The tergiversations of Britain’s inflation rate this year have been frequently surprising – with last week’s news of price increases holding steady at 6.7 per cent the latest unexpected addition to the story.
Nonetheless, the general trend has been downwards, towards the halcyon halving that Rishi Sunak and Jeremy Hunt have erroneously been aiming to take credit for since January. Unfortunately for them, the evolving war between Israel and Hamas may scupper their chances of hitting at least one of their five pledges.
Discussion of the economic consequences of a dispute between Israel and its enemies naturally turns thoughts towards the 1973 oil embargo prompted by the Yom Kippur War. Oil prices quadrupled in a year, inflation surged, and Edward Heath’s government buckled under the strain. Could the global economy be about to do a Sam Tyler?
The historical record suggests not. As Philip Pilkington has highlighted, in the five major conflicts which Israel has fought since the Six Day War of 1967, only two – the Yom Kippur War and a 2012 intervention in the Gaza Strip – have brought increases in oil prices. In 1973, that was a rise of almost 135 per cent. In 2012, it was only 10 per cent.
Moreover, today’s world is much less dependent on oil and has a greater diversity of suppliers. The US is now a net petroleum exporter. Israel itself is not an exporter of oil. If the conflict remains small-scale and focused on the Gaza Strip, the global economic impact is likely to be minimal.
Yet the obvious fears are ones of escalation. Intelligence analysts watch wearily as to Hezbollah and Iran’s next moves; commentators mutter darkly about a Third World War. The price of a barrel of Brent crude recently jumped by 7.5 per cent on world markets based on the fear that the conflict might hit global supplies. That relies on the actions of Iran and Saudi Arabia.
Joe Biden’s recent efforts to improve relations with Iran – aided by us in paying the Danegeld for Nazanin Zaghari-Ratcliffe – have meant the United States turning a blind eye to Iran’s oil exports in the hope of improved diplomatic relations and subdued oil prices. Consequently, Tehran has increased production by somewhere between 500,000 and 700,000 barrels per day this year.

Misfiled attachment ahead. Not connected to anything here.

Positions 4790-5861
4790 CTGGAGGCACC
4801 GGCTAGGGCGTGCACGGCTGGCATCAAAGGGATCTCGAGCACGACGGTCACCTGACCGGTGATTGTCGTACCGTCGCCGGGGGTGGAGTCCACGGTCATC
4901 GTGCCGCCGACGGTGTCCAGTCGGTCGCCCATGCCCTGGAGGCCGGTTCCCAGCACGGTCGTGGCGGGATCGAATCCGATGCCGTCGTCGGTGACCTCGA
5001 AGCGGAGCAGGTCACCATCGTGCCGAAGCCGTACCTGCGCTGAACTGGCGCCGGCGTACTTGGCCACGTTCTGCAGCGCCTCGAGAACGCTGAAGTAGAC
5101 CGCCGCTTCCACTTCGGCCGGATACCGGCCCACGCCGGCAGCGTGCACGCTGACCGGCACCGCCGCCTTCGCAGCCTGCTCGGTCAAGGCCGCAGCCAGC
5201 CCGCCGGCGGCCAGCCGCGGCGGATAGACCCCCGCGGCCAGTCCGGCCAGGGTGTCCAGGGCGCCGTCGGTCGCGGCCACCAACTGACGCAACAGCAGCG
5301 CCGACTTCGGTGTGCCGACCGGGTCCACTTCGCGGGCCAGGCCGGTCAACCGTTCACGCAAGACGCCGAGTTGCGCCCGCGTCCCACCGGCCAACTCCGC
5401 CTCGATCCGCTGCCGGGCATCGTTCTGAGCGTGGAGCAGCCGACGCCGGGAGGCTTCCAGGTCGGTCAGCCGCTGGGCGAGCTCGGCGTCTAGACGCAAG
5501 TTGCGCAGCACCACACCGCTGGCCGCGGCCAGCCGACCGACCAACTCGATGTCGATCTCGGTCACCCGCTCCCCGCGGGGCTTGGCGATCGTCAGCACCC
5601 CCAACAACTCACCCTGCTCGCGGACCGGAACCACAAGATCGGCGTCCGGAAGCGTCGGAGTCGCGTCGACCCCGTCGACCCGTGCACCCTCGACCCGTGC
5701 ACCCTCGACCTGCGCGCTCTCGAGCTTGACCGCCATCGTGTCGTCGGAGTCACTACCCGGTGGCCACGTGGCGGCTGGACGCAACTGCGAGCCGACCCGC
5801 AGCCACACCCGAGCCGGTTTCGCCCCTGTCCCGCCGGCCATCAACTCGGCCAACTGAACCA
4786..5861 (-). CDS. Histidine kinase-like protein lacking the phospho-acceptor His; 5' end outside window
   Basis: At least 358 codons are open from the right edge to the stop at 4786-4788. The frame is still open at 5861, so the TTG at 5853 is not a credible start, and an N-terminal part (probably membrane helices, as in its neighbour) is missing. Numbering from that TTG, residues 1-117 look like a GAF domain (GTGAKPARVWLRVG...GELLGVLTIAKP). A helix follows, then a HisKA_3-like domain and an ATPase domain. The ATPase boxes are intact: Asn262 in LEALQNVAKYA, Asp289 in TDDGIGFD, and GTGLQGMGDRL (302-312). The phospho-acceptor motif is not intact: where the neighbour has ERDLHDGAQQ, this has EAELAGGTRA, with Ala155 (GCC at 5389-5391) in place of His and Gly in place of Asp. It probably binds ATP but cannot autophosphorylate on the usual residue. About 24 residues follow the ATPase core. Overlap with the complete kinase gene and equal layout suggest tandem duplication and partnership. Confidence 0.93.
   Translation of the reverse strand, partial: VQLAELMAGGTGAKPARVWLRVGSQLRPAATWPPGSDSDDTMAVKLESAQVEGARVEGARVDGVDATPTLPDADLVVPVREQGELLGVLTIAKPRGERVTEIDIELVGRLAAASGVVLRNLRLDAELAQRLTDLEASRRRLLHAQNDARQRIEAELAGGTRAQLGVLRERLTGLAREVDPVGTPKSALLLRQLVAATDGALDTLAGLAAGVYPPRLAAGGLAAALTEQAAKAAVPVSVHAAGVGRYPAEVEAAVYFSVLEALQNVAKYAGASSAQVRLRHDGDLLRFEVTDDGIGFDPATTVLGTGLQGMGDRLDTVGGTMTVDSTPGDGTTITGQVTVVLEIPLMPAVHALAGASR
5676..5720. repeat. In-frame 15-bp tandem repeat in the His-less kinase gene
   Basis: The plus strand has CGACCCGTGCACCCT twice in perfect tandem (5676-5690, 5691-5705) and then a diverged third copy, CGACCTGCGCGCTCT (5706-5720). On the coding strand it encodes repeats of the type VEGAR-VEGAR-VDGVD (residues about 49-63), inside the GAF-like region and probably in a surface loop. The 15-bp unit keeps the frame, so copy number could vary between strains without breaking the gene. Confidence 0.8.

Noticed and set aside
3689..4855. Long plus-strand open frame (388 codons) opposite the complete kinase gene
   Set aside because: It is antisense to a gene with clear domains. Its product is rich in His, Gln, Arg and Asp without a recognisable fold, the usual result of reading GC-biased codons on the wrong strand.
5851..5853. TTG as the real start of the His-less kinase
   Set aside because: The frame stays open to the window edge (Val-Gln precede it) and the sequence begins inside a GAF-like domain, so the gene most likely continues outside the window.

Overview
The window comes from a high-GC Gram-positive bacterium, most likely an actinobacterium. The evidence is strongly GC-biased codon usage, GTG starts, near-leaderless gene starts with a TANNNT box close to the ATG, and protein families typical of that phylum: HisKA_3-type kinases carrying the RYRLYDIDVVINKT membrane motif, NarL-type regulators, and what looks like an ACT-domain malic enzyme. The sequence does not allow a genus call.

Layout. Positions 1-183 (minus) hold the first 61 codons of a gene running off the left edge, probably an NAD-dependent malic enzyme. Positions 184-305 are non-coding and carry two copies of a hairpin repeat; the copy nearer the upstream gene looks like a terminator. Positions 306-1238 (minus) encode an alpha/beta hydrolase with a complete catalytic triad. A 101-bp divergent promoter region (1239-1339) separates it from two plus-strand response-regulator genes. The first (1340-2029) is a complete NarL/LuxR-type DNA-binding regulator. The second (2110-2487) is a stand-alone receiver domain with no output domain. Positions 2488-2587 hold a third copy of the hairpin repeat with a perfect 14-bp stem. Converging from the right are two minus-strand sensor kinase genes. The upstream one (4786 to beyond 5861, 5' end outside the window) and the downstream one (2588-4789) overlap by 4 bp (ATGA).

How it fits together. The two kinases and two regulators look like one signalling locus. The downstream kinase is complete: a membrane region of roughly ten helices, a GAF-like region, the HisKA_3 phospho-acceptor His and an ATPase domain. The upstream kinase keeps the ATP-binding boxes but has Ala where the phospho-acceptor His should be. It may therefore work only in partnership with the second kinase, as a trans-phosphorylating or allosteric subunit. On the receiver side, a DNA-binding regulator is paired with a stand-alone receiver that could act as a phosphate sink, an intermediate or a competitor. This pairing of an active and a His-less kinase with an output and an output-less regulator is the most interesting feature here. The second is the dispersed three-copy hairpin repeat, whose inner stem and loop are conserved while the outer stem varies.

Whilst Iran’s direct involvement in the attacks remains unclear, its clear support means that any chance of playing footsie with the Americans again soon is off the table. US sanctions will both be enforced and likely increase. That could mean Iran reducing production. According to Goldman Sachs, Brent crude’s price increases by $1 for every 100,000 barrels of Iranian oil that leaves the market.
Similarly, Washington had been hoping that Saudi Arabia would be willing to increase oil production this year as part of a deal involving Riyadh recognizing Israel in return for US security guarantees, weaponry, and assistance in developing a domestic nuclear programme. This would be a reverse of its current attempt, with Russia, to cut exports to boost prices.
Hamas’s attacks have greatly reduced the chance of such a deal being signed in the near future. Even if it was, Iran would likely retaliate, both economically and militarily. Prices could spike from current levels of around $91 a barrel to $100 and beyond. The IMF believes a 10 per cent rise in oil prices would increase global inflation by about 0.4 percentage points.
Iran also has the potential to disrupt global gas prices. Prices are at their highest level since February already as markets are concerned about increased demand this winter. Israel is a small gas exporter, sending out about a twelfth of what Norway managed last year. Nonetheless, when it suspended production in the Tamar gas field following the violence, European prices surged by over 10 per cent.
But the bigger worry is if Iran is drawn into the conflict and chooses to disrupt the flow of liquefied natural gas through the Strait of Hormuz. This channel lies south of Iran and is used to transport around a quarter of the world’s natural gas supply. Closing the Strait would have consequences for global gas prices comparable to the disruption caused by the Russia-Ukraine war.
Naturally, the sum total of these potentialities for Britain’s economy is somewhat suboptimal. October is currently expected to see a big reduction in inflation based on the falling energy price cap. If energy prices spike, that process will naturally be reversed. Inflation could increase again.
In which case, the Bank of England – which had hoped to slow, cease, and then reverse interest rate rises – might be forced to postpone any end to the tightening interest rates. Increases in energy costs would see food prices rise. Higher interest rates and reduced spending power would make a recession increasingly likely. Global growth is slowing.
The sum total of all this (hypothetical) doom and gloom is to make one fact abundantly clear: Hunt’s wiggle room for tax cuts this Autumn is shrinking. If the Middle East situation worsens, the economy slows further, and borrowing becomes even more expensive, the chances of the Party’s tax-cutting posse getting egg on their faces grows ever larger.